Tuesday, July 23, 2024

TikTok banned by another government along with anything else that’s fun

Now Netflix and Twitter are being lumped in with TikTok.


Seeing TikTok banned from government devices in various countries around the world seems to be a daily occurrence right now. But France has taken things in a direction we didn’t see coming.

Sure, the United Kingdom and the United States have kicked TikTok off government devices. And yes, the BBC has also told employees that they can’t use TikTok either. But now France has joined the growing list of countries telling their employees that they can’t use TikTok on their work devices. And they’ve taken things much further than anyone else.


No fun for you

Engadget and Le Monde report that French authorities have banned what they call “recreational” apps. That does include TikTok, but it also includes Netflix, Twitter, and even Candy Crush. That’s no way to live, surely.

The banning of the wider recreational app category might make you think that this is all about making sure that people are actually working at work. But not so according to the office of public service minister Stanislas Guerini. It’s instead because the apps are cybersecurity risks that could prove problematic for the data of both employees and the government itself.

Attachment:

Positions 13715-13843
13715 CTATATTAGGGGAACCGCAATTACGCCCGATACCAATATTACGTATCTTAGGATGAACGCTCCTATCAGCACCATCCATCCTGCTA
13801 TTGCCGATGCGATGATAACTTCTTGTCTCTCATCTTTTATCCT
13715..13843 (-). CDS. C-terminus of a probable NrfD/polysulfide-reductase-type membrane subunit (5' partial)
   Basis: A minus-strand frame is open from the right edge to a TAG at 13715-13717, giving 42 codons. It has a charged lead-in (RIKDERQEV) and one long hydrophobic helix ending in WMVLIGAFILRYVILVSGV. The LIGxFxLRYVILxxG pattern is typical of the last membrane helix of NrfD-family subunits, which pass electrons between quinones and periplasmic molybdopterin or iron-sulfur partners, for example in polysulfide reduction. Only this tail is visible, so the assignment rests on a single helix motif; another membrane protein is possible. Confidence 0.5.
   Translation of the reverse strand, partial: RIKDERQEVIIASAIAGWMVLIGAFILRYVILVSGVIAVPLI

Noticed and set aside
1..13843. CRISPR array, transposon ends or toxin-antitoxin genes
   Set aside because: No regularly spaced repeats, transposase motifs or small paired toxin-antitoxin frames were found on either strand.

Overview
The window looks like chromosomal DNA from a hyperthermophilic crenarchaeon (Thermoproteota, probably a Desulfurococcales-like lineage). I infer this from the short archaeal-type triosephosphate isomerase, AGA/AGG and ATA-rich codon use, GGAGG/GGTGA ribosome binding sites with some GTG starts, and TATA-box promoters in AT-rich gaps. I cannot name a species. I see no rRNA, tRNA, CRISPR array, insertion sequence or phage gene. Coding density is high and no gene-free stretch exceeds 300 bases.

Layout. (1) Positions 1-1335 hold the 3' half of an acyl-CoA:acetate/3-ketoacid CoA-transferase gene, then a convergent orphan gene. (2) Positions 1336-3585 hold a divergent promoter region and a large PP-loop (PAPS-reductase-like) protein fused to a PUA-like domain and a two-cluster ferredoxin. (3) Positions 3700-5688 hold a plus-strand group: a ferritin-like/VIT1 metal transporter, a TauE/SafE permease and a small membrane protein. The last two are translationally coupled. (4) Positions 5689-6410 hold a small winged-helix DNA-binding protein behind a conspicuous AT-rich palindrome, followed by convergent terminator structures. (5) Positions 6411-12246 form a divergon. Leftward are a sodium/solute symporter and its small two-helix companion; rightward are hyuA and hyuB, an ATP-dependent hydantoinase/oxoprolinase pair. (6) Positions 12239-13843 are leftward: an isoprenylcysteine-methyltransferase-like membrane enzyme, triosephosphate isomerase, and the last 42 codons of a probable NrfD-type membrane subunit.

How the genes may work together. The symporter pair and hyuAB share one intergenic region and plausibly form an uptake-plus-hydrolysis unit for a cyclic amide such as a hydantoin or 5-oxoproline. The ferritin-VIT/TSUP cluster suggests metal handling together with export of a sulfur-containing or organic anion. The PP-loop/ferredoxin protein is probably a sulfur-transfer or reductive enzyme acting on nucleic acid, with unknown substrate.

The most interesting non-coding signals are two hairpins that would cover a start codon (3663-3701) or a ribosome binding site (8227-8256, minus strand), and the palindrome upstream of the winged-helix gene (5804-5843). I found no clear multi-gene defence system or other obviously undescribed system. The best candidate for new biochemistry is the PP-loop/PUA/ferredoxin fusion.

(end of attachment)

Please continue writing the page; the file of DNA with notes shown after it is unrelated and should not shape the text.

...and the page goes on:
Basically, France’s government thinks that Candy Crush might be spying on its people. Or something.

There is no full list of apps that have found themselves banned, but like other countries, France says that there will be exceptions. Those who need the apps for their work will still be able to use them. And importantly, this doesn’t affect people’s personal devices. They can binge-watch Netflix and scroll through TikTok to their heart’s content so long as they don’t do it on government hardware.

TikTok is of course the main focus for everyone right now. It’s being banned left and right over concerns that it could be handing data over to the Chinese government by way of its Chinese parent company, ByteDance. TikTok CEO Shou Zi Chew was even dragged before a U.S. congressional meeting to explain how his company works – only to be faced with incredible questions including whether the app uses Wi-Fi.


This website uses cookies. By continuing to use this site, you accept our use of cookies.